MRI Investigation of Optic Radiations in Human Brain: New Findings and Technical Considerations

Alessandro Arrigo*, Alessandro Calamuneri and Enricomaria Mormina

MRI Investigation of Optic Radiations in Human Brain: New Findings and Technical Considerations.

Optic Radiations are two white matter fiber bundles allowing direct connection between homolateral Lateral Geniculate Nucleus and visual cortex. From the anatomical point of view, ORs are
conventionally divided in three different portions, namely anterior, middle and posterior; the Meyer’s loop represents the anterior portion, and it has been shown to be a bundle with a very high variability in human brain.

The latter aspect has to be taken into account when studying ORs in clinical and surgical contexts. Indeed, ORs
represent eloquent white matter bundles often reconstructed by means of Magnetic Resonance Imaging based approaches in order to assess their involvement by pathological conditions as well as to prevent post-surgical damages.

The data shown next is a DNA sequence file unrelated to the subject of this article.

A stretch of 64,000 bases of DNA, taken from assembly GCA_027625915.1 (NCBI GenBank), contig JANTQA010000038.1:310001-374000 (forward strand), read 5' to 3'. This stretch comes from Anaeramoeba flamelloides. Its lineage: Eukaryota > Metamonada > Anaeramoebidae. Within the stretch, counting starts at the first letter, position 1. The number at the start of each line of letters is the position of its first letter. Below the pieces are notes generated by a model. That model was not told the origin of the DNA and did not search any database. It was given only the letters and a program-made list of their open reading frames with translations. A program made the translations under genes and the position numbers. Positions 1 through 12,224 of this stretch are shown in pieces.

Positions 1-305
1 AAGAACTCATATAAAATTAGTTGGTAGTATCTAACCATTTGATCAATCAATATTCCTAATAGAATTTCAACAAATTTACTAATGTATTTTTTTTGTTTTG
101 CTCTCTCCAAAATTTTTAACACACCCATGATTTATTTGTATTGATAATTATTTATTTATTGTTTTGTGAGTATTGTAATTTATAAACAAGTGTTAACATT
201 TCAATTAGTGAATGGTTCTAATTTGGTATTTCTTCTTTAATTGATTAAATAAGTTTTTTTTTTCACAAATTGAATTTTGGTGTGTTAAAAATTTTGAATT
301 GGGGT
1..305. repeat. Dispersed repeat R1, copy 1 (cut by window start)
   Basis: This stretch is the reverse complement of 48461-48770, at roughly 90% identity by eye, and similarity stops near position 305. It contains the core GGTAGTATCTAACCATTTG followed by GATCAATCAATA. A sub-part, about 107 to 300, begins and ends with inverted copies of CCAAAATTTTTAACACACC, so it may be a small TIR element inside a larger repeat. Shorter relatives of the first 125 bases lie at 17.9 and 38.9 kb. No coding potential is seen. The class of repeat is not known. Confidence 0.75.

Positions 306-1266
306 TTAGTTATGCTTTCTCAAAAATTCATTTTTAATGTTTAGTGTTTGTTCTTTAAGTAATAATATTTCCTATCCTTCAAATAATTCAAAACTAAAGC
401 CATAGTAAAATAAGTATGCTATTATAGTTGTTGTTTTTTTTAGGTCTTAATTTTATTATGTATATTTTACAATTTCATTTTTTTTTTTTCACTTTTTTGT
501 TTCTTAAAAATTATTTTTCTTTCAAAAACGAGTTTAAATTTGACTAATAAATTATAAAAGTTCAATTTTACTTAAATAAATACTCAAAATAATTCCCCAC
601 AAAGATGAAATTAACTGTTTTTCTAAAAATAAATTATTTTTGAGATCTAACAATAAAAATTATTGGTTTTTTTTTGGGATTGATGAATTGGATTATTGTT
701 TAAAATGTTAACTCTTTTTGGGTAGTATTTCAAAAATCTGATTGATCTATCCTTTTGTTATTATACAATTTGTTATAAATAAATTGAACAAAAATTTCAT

Both these conditions can compromise visual function by causing, for instance, visual field deficits. Schematic representation of ORs’ bundles and common visual field deficits associated with ORs’ lesions.

ORs are largely studied by means of diffusion MRI based modelling techniques, such as Diffusion Tensor Imaging. These methods allow both qualitative evaluation of white matter bundles as well as quantitative
analysis of several diffusion parameters, such as Fractional Anisotropy.

The noninvasive investigation of ORs by means of diffusion MRI has provided several morphological information regarding ORs’ connectivity.  In particular, moving beyond well demonstrated link with V1 and V2, direct connections with V3, V4 and V5 have been recently shown.

Radiol Open J. 2016; 1(1): e6-e10. doi: 10.17140/ROJ-1-e002